“A smooth sea never made a skillful sailor” may have worked in the olden wooden-boat days, but not in your two-monitor, hyper growth, Google Analytics filled work environment. I’m constantly on the lookout for better project management systems and more action-focused task delivery methods, so naturally scrum and agile development continued to appear in my search, both online and amongst colleagues. Though it’s traditionally used by engineers for software development, I assumed a few tweaks could make it useful for marketing teams.
Here’s Wikipedia’s explanation of scrum:
Scrum is an iterative and incremental agile software development framework for managing product development. It defines “a flexible, holistic product development strategy where a development team works as a unit to reach a common goal”, challenges assumptions of the “traditional, sequential approach” to product development, and enables teams to self-organize by encouraging physical co-location or close online collaboration of all team members, as well as daily face-to-face communication among all team members and disciplines in the project.
A key principle of Scrum is its recognition that during a project the customers can change their minds about what they want and need (often called “requirements churn”), and that unpredicted challenges cannot be easily addressed in a traditional predictive or planned manner. As such, Scrum adopts an empirical approach—accepting that the problem cannot be fully understood or defined, focusing instead on maximizing the team’s ability to deliver quickly and respond to emerging requirements.
Iterative, flexible, intended to maximize resources – important stuff for any startup team, be it engineering or marketing. I dove into the vast amount of free information on agile development through search and attempted to separate the wheat from the chaff. What I ended up with was an amalgam of various scrum, agile, and kanban techniques and philosophies, customized to my personal work style and preferences.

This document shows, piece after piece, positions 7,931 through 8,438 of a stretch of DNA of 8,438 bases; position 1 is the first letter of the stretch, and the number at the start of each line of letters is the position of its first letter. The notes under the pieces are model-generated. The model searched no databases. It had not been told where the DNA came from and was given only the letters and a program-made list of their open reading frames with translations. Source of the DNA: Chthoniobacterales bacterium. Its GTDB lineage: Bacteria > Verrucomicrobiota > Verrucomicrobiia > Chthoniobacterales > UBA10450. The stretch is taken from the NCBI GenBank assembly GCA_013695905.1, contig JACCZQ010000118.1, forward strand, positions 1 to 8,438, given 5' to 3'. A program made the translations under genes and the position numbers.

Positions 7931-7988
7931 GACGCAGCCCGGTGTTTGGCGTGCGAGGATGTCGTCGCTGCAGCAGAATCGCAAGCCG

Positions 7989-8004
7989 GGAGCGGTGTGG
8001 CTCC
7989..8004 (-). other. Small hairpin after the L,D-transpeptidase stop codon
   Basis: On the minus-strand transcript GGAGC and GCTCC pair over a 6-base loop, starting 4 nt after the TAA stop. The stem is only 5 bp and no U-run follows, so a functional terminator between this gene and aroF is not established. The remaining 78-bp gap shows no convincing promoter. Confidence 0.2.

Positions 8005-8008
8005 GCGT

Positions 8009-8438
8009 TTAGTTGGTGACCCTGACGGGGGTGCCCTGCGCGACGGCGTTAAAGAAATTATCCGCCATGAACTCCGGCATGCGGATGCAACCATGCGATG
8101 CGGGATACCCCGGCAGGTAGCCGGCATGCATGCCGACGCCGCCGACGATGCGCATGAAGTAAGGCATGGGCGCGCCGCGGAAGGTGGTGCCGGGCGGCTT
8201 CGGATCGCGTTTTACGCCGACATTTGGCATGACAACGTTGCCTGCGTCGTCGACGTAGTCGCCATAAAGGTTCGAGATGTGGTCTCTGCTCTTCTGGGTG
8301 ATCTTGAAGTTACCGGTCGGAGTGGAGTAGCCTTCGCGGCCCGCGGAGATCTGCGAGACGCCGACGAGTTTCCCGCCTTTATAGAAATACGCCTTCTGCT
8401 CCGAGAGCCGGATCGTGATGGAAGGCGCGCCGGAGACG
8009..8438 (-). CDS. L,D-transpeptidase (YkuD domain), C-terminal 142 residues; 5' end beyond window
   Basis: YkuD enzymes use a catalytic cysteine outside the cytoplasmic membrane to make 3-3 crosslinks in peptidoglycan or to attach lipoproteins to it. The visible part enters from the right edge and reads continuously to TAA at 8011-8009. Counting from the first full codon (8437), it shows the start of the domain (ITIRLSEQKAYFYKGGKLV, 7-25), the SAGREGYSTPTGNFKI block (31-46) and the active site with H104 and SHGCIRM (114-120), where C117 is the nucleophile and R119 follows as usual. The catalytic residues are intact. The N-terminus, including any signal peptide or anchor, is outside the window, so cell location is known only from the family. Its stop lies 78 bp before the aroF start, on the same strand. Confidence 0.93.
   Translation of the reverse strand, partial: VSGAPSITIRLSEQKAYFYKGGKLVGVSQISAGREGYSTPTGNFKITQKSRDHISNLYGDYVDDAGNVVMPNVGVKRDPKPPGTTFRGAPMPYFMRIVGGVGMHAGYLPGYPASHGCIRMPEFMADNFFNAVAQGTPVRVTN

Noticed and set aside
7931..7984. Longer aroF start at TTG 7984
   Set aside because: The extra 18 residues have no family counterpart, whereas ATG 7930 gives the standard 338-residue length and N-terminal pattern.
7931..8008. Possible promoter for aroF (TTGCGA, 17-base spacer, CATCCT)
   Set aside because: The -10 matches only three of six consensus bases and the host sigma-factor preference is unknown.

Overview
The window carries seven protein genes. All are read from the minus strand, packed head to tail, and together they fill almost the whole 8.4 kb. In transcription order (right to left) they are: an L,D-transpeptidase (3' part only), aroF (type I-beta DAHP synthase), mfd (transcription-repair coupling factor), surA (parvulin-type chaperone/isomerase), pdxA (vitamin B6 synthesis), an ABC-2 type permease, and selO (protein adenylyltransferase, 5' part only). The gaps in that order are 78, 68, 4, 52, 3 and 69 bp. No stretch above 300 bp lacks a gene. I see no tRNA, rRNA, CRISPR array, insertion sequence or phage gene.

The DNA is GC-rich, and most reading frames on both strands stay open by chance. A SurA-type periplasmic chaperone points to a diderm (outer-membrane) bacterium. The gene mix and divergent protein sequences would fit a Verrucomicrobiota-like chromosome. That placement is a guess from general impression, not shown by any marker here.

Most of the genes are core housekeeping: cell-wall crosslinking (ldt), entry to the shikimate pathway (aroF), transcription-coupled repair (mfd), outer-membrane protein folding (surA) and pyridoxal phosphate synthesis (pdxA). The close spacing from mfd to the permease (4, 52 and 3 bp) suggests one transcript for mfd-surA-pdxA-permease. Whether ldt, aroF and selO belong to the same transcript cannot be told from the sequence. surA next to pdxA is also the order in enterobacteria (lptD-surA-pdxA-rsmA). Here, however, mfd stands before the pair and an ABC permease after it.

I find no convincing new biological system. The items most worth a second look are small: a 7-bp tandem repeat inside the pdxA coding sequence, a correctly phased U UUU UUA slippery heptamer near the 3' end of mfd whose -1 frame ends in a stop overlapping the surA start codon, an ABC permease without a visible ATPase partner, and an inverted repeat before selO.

Here’s an example of a BoomboxFM board I have hanging in my office, with section explanations below:
Stories: A list of marketing areas in which work needs to be performed. I’ve kept these top-line enough so as to not crowd the board, but detailed enough to have sufficient tasks associated with each.
To Do: I’ve been working with seven-day sprints, so I fill my to-do pipeline with this timing in mind. The sprint begins with a team meeting to establish overall goals for the next seven days, then I go away and break down those goals into individual tasks. Those tasks get placed on post-it notes (different colors for each Story), which are affixed in the To Do column.
In Process: Once my To Do tasks are all on the board, it’s up to me and my team (aka my awesome intern) to prioritize appropriately within that sprint timeline. As soon as we begin work on a task, it moves to In Process. Not surprisingly, this is the stage that gets crowded quickly, so the focus is on clearing this column out efficiently.
QA: When a task is completed, it is moved to QA, which is Quality Assurance. Here, the finished product is proofread, reviewed, and edited as needed. In QA for marketing, we double check things like messaging, design, campaign timing, audience targeting, vendor alignment, etc.
Done: Self explanatory. Having a Done column helps you visualize all your wins and, ultimately, the end game of each sprint.
*The grey box in the lower right hand corner is where I informally collect tasks for the next sprint. As the team works through a sprint, I find that new action items pop up often, so I wanted a way to get them out of our heads quickly so we could maintain focus.
*At the end of the sprint, any leftover tasks that didn’t make it to Done are immediately discussed and reviewed. In almost all cases, they move to priority To Do / In Process for the next sprint, though ideally you have a cleared board every week.
Am I missing anything, from your experience? Anywhere I’m being inefficient?